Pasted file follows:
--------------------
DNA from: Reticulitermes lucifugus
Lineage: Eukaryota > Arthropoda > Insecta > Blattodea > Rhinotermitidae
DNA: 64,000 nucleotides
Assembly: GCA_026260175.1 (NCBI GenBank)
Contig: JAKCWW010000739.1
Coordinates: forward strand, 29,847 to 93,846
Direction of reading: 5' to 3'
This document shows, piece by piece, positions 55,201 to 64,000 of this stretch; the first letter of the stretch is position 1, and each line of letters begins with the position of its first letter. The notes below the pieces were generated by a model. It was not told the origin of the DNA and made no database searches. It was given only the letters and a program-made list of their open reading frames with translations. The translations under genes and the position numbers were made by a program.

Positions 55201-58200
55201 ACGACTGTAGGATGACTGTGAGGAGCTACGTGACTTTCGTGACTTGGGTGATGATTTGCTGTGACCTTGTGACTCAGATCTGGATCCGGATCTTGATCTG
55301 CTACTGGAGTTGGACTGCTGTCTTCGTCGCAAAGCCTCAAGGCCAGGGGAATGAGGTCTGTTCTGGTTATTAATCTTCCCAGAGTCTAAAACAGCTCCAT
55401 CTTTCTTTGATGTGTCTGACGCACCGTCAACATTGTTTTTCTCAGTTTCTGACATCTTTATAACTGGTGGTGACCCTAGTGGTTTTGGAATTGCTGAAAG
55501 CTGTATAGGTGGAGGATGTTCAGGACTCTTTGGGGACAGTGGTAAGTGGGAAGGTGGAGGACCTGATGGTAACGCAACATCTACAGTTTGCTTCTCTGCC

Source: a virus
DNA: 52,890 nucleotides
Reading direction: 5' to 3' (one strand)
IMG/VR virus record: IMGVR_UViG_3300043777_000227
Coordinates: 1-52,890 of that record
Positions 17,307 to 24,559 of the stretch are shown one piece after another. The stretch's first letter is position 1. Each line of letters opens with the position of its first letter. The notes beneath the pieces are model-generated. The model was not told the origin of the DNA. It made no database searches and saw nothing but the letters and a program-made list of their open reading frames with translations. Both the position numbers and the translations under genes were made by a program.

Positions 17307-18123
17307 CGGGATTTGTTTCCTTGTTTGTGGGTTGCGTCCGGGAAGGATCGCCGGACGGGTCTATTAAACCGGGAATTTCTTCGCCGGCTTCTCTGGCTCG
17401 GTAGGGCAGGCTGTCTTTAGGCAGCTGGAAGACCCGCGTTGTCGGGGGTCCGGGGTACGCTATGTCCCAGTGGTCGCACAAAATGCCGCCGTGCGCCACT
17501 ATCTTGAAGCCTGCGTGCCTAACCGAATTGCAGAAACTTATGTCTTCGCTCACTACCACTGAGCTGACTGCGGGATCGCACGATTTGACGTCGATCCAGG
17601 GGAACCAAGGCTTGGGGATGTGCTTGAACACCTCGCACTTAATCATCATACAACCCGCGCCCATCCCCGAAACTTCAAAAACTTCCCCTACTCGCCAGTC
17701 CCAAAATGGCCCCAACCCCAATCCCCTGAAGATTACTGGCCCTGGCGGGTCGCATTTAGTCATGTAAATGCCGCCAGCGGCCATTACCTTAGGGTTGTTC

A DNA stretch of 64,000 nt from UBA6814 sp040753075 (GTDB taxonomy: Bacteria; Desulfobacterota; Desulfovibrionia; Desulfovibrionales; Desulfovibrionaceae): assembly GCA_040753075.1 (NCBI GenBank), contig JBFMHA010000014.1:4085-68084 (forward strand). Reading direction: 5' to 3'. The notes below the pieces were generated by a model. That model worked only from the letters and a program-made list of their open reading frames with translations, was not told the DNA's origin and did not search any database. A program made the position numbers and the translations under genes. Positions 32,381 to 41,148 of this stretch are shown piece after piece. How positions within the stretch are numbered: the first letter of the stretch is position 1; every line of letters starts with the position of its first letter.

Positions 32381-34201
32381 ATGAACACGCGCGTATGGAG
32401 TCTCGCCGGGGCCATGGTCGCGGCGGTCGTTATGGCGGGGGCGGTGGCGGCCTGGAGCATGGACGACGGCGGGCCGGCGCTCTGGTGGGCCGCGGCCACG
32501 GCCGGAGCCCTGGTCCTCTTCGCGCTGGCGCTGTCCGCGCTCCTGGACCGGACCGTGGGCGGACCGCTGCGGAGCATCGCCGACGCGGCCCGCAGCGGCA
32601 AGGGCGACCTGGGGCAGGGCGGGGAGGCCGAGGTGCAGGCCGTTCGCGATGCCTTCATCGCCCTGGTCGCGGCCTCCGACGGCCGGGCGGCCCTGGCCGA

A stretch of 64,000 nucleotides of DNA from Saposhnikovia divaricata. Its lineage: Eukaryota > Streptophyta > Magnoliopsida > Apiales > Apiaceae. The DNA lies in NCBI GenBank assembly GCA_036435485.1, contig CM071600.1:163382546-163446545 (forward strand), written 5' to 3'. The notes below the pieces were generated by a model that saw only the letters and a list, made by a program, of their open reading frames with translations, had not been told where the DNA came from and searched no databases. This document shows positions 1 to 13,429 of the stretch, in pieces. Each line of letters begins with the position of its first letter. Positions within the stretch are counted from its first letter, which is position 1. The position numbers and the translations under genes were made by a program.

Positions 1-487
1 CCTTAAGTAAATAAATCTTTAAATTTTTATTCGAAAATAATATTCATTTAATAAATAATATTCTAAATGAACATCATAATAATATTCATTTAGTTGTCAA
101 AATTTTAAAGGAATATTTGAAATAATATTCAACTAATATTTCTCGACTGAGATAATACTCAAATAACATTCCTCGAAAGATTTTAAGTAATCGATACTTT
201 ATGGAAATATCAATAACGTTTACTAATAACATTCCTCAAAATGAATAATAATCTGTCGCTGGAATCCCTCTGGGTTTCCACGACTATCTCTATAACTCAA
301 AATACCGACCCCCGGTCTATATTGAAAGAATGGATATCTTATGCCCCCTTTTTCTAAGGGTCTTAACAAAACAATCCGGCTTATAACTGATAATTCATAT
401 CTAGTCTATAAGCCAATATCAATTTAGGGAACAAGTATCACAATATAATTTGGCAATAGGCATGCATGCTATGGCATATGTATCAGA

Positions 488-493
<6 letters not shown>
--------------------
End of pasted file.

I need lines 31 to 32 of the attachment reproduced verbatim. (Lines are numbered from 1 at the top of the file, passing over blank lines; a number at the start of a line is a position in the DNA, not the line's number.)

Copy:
32601 AGGGCGACCTGGGGCAGGGCGGGGAGGCCGAGGTGCAGGCCGTTCGCGATGCCTTCATCGCCCTGGTCGCGGCCTCCGACGGCCGGGCGGCCCTGGCCGA

A stretch of 64,000 nucleotides of DNA from Saposhnikovia divaricata. Its lineage: Eukaryota > Streptophyta > Magnoliopsida > Apiales > Apiaceae. The DNA lies in NCBI GenBank assembly GCA_036435485.1, contig CM071600.1:163382546-163446545 (forward strand), written 5' to 3'. The notes below the pieces were generated by a model that saw only the letters and a list, made by a program, of their open reading frames with translations, had not been told where the DNA came from and searched no databases. This document shows positions 1 to 13,429 of the stretch, in pieces. Each line of letters begins with the position of its first letter. Positions within the stretch are counted from its first letter, which is position 1. The position numbers and the translations under genes were made by a program.